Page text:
Taking just one low-dose aspirin a day could decrease dramatically people’s chance of getting cancer and dying from the disease, according to a new British study.
London’s Queen Mary University’s cancer prevention centre has concluded the biggest study ever into the benefits of long-term aspirin use and found the drug has the ability to save 130,000 lives over 20 years, according to The Guardian.
The study, which was published in the Oxford Annals of Oncology, found that if people aged between 50 and 65 took an aspirin tablet a day for 10 years they could drastically reduce the risk of developing certain cancers.
“Prophylactic aspirin use for a minimum of five years at doses between 75 and 325 mg/day appears to have favourable benefit–harm profile; longer use is likely to have greater benefits,” the study’s authors concluded.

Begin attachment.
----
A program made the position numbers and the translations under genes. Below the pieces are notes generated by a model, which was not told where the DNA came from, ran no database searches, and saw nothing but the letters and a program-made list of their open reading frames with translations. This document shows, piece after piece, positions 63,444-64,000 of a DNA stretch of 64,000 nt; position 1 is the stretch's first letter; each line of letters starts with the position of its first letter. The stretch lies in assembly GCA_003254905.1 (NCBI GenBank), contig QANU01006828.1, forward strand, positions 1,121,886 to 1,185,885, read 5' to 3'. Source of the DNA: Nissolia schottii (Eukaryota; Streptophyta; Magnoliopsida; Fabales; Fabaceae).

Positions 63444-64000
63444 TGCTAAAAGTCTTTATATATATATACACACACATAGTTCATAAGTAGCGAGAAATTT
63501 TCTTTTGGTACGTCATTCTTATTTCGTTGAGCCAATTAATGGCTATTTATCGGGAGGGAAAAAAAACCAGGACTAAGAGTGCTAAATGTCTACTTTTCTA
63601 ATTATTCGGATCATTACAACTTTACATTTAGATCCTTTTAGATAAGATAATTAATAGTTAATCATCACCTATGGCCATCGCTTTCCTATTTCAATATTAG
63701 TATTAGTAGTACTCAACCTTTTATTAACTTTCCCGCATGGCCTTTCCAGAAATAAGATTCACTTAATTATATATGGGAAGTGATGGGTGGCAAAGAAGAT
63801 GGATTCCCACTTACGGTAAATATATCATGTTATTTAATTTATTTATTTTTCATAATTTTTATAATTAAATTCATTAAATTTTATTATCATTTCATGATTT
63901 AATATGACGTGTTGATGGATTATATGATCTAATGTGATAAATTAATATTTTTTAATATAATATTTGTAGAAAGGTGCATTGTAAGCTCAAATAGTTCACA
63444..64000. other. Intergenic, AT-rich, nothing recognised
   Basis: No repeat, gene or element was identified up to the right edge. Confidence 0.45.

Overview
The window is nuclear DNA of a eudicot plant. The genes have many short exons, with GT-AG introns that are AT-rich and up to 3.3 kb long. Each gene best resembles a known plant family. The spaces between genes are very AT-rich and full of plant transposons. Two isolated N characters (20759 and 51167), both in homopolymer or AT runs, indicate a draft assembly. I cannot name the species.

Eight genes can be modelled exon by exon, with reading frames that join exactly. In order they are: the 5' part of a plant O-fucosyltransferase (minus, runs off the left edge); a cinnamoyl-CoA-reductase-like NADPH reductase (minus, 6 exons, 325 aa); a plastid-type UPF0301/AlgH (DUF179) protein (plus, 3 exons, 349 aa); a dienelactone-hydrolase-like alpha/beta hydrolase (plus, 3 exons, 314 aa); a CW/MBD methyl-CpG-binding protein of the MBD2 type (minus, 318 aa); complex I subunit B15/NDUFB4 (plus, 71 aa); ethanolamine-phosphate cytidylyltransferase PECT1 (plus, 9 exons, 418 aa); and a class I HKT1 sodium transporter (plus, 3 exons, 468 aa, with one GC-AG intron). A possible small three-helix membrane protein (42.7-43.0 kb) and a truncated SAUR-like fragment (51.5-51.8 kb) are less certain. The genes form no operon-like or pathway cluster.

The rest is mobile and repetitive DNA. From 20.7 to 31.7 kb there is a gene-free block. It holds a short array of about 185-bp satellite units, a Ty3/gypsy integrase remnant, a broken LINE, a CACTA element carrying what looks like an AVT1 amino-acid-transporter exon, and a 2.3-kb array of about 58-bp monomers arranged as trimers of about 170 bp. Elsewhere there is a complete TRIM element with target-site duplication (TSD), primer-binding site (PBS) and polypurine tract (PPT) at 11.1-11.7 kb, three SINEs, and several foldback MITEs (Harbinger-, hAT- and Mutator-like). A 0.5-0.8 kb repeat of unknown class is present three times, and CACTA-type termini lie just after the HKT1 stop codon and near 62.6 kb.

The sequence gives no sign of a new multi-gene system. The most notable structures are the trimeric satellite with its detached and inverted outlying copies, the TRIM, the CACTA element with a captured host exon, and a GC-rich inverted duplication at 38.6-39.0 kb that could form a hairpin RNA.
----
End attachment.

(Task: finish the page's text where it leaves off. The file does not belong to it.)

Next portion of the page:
Professor Jack Cuzick, who headed up the study, told British journalists that an aspirin a day “looks to be the most important thing we can do to reduce cancer after stopping smoking and reducing obesity, and will probably be much easier to implement”.
According to the new research a regular low-dose aspirin dose could reduce bowel cancers by approximately 35 per cent and bowel cancer deaths by 40 per cent. It could also decrease stomach and oesophageal cancers by about 30 per cent and deaths from those diseases by up to 50 per cent.
Breast cancer risk could also be slashed by 10 per cent, with five per cent less deaths, and lung cancer cases could come down by five per cent, with deaths reduced by 15 per cent.
While aspirin has long been hailed a ‘wonder drug’ and its bloodclot-busting qualities are well known to lessen the risks of heart attacks and strokes, the UK study found there was still risks of bleeding in older people who took regular doses.
Professor Cuzick told the Annals of Oncology that people should consult their doctor before embarking on an aspirin-a-day regime. He did add, however, that he had been taking an aspirin each day for the past four years.